If you have identified any items that the Bio-security inspectors may be interested in it is a good idea to pack these items together and separately from the rest of your items that are not of concern. This way the inspectors do not need to unload/unpack your entire shipment to perform their inspection.
If you are using your own packing boxes be sure that these do not pose a concern on their own – for example used food packaging that may have been in contact with organic substances and do not use straw/sawdust or wood products for packing or filler. Ensure any previous labelling on boxes is removed or covered if you are using second hand boxes to avoid misunderstandings or confusion during inspection.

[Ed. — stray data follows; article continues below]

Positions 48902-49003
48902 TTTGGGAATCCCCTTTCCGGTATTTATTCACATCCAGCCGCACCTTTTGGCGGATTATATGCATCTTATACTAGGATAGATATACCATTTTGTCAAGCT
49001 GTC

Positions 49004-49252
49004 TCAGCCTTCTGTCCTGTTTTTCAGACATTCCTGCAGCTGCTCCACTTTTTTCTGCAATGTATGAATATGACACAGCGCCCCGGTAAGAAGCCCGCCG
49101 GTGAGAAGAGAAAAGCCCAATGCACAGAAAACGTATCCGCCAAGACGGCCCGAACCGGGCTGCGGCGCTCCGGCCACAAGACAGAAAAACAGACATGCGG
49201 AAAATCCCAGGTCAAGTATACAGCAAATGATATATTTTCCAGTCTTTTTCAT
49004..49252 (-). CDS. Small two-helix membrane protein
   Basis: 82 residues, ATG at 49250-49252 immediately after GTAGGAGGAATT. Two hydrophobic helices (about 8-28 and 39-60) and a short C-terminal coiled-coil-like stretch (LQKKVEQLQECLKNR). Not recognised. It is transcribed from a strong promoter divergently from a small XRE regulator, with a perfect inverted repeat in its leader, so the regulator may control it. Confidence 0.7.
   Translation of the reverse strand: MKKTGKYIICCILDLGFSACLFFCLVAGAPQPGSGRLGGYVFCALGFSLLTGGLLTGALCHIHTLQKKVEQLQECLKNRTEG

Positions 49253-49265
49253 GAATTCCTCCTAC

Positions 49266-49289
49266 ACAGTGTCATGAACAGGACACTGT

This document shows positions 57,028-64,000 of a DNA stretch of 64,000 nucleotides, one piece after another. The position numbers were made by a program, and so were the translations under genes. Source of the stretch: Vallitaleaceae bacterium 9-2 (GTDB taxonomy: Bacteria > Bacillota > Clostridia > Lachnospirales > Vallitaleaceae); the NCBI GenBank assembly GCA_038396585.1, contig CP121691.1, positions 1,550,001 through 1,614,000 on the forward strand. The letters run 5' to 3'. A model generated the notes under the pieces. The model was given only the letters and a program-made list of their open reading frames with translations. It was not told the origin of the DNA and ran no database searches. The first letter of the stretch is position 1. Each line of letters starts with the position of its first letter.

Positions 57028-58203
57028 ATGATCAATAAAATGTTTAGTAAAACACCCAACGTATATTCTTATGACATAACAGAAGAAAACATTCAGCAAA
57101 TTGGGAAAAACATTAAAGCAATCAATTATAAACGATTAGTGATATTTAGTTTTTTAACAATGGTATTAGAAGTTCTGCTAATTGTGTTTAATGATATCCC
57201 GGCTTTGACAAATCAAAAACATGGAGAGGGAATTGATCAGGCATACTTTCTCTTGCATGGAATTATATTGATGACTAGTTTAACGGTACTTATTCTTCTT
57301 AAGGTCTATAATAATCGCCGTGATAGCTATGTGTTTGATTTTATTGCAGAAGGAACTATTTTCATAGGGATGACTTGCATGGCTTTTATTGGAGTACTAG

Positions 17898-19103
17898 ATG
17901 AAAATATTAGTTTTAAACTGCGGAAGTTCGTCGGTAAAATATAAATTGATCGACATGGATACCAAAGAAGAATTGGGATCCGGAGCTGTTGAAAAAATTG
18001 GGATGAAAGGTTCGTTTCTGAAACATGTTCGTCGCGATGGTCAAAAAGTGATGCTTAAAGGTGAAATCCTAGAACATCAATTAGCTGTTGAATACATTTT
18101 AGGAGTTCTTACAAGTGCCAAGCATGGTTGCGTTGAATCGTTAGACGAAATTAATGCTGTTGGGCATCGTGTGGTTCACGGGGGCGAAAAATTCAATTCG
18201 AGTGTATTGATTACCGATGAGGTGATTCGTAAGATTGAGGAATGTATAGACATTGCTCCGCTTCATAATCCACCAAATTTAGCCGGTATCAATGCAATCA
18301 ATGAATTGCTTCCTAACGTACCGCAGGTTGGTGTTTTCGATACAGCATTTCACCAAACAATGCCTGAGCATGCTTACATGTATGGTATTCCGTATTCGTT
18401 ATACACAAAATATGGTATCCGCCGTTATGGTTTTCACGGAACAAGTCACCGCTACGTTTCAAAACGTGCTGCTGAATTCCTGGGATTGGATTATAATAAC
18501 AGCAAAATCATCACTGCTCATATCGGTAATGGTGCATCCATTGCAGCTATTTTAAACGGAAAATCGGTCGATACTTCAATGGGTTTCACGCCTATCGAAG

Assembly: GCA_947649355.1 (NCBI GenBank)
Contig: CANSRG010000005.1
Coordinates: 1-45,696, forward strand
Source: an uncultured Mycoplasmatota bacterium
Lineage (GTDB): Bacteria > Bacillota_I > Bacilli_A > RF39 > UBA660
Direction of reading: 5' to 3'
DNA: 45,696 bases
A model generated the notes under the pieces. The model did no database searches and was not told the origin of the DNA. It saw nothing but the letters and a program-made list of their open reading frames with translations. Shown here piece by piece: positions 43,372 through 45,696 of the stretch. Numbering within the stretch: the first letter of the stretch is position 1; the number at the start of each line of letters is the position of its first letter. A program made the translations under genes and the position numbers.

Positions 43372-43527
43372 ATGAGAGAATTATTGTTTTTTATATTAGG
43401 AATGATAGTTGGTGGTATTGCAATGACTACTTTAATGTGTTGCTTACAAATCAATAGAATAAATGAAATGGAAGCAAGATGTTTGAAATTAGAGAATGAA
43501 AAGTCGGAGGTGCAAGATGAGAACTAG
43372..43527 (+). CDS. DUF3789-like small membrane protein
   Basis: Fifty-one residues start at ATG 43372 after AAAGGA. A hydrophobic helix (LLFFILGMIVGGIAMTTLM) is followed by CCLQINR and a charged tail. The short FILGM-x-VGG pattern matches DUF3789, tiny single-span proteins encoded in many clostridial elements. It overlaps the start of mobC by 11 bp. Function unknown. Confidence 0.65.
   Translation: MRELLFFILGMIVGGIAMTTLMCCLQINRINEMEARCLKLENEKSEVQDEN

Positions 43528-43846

If you're using an international removal company they will handle the official processes for you.
Your removal company will make sure you've got everything done in advance, make all the arrangements for shipping and import and on arrival of your belongings in Australia they will handle the process of clearing the customs and bio-security inspections on your behalf, using all the correctly completed paperwork so your belongings can be delivered to your new home. Which brings us to.....
There will be documentation to complete.